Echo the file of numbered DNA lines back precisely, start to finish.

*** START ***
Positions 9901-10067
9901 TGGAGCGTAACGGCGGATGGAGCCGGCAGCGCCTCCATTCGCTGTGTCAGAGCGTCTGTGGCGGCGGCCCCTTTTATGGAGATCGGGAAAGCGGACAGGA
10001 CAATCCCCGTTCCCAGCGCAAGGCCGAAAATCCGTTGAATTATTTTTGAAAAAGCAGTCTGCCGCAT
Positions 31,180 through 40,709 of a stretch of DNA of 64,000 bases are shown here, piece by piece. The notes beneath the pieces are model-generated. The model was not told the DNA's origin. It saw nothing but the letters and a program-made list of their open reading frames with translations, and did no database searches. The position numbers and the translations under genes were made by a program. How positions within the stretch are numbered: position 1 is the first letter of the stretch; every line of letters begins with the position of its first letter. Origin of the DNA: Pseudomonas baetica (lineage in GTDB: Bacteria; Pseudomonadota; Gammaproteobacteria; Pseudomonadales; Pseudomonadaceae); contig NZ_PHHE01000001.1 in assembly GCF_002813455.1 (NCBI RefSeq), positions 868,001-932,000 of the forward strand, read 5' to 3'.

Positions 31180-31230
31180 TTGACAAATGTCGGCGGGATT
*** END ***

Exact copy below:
Positions 9901-10067
9901 TGGAGCGTAACGGCGGATGGAGCCGGCAGCGCCTCCATTCGCTGTGTCAGAGCGTCTGTGGCGGCGGCCCCTTTTATGGAGATCGGGAAAGCGGACAGGA
10001 CAATCCCCGTTCCCAGCGCAAGGCCGAAAATCCGTTGAATTATTTTTGAAAAAGCAGTCTGCCGCAT
Positions 31,180 through 40,709 of a stretch of DNA of 64,000 bases are shown here, piece by piece. The notes beneath the pieces are model-generated. The model was not told the DNA's origin. It saw nothing but the letters and a program-made list of their open reading frames with translations, and did no database searches. The position numbers and the translations under genes were made by a program. How positions within the stretch are numbered: position 1 is the first letter of the stretch; every line of letters begins with the position of its first letter. Origin of the DNA: Pseudomonas baetica (lineage in GTDB: Bacteria; Pseudomonadota; Gammaproteobacteria; Pseudomonadales; Pseudomonadaceae); contig NZ_PHHE01000001.1 in assembly GCF_002813455.1 (NCBI RefSeq), positions 868,001-932,000 of the forward strand, read 5' to 3'.

Positions 31180-31230
31180 TTGACAAATGTCGGCGGGATT